I’ll give Mark this much credit (or at least, Lewis’s skill in describing him), he is willing to work through his worldview by the end of the book.

    Did the writer’s times affect him? Yes. This is when the Deep State and New World Order were suddenly blooming.

    Do you agree? Is this work true about the human experience? This book is a mirror of human nature. It needs to be studied as a textbook.

    And some passages in this book demonstrate Lewis’s near-perfect command of the English language:

    “All day the wind had been rising and they found themselves looking out on a sky swept almost clear. The air was intensely cold, the stars severe and bright High above the last rags of scurrying clouds hung the Moon in all her wildness — not the voluptuous Moon of a thousand southern love-songs, but the huntress, the untameable virgin, the spear-head of madness. If that cold satellite had just then joined our planet for the first time, it could hardly have looked more like an omen. The wildness crept into Jane’s blood.”

    "and great syllables of words that sounded like castles came out of his mouth. Jane felt her heart leap and quiver at them. Everything else in the room seemed to have been intensely quiet; even the bird, and the bear, and the cat, were still, staring at the speaker. The voice did not sound like Dimble’s own: it was as if the words spoke themselves through him from some strong place at a distance — or as if they were not words at all but present operations of God, the planets, and the Pendragon. For this was the language spoken before the Fall and beyond the Moon and the meanings were not given to the syllables by chance, or skill, or long tradition, but truly inherent in them as the shape of the great Sun is inherent in the little waterdrop. This was Language herself” (2019).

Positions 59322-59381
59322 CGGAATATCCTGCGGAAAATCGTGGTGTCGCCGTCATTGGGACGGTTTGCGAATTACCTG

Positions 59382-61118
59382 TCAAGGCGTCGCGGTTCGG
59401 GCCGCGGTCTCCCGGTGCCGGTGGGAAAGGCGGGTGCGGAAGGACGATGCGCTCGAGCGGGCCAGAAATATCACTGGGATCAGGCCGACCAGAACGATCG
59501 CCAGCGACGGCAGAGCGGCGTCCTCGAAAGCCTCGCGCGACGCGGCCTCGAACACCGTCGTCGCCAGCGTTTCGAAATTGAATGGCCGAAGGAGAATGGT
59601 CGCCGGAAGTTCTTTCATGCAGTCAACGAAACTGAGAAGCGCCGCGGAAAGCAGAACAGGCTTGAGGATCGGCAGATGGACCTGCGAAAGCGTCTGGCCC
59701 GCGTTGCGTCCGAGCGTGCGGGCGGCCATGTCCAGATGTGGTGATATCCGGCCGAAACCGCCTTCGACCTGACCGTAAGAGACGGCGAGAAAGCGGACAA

“ It seemed to each that the room was filled with kings and queens, that the wildness of their dance expressed heroic energy and its quieter movements had seized the very spirit behind all noble ceremonies…. Before the other angels a man might sink: before this he might die, but if he lived at all, he would laugh. If you had caught one breath of the air that came from him, you would have felt yourself taller than before. Though you were a cripple, your walk would have became stately: though a beggar, you would have worn your rags magnanimously. Kingship and power and festal pomp and courtesy shot from him as sparks fly from an anvil. The pealing of bells, the blowing of trumpets, the spreading out of banners, are means used on earth to make a faint symbol of his quality” (302).

    Conclusion

    This is my favorite novel of all time. I have read it five or six times. The characters are perfectly developed. Even the bad guys are remarkably well-done. It is the mark of a good writer that can create a likeable bad guy without sacrificing anything. Lewis does this in Feverstone, who is almost funny at times
     
  2. Jeri Tanner

    Jeri Tanner Moderator Staff Member

    Great format! I enjoyed this a lot.
     
  3. BayouHuguenot

    BayouHuguenot Puritan Board Doctor

    Thanks. One thing that really helped me out was reading Susan Wise Bauer's writings on classical education and homeschooling. She outlined what to expect in a novel, a history, a drama, etc. I found that by framing it like that, the review writes itself.
     
  4. ZackF

    ZackF Puritan Board Graduate

    The real question now is if we need to read the book? :)
     
  5. Elizabeth

    Elizabeth Puritan Board Sophomore

    "This is my favorite novel of all time."

    After literally decades of reading it yearly, I STILL find new insights, ideas, etc. in it. New little twists and turns I had not considered previously, as I age.

    It is a marvelous book. One of my top three, for sure.

    Another is Perelandra.:)
     
  6. BayouHuguenot

    BayouHuguenot Puritan Board Doctor

    I go back and forth on Perelandra. It doesn't "flow" as smoothly as this one, but the chapter on the Cosmic Dance is worth the price of the book.
     
  7. Bill The Baptist

    Bill The Baptist Puritan Board Graduate

    One of my favorite classes in seminary was one where we studied the works of C. S. Lewis and Francis Schaefer. We would alternate reading a Lewis book one week, and a Schaefer book the next, and then write a review of each one. By the end of semester, we had read 16 books.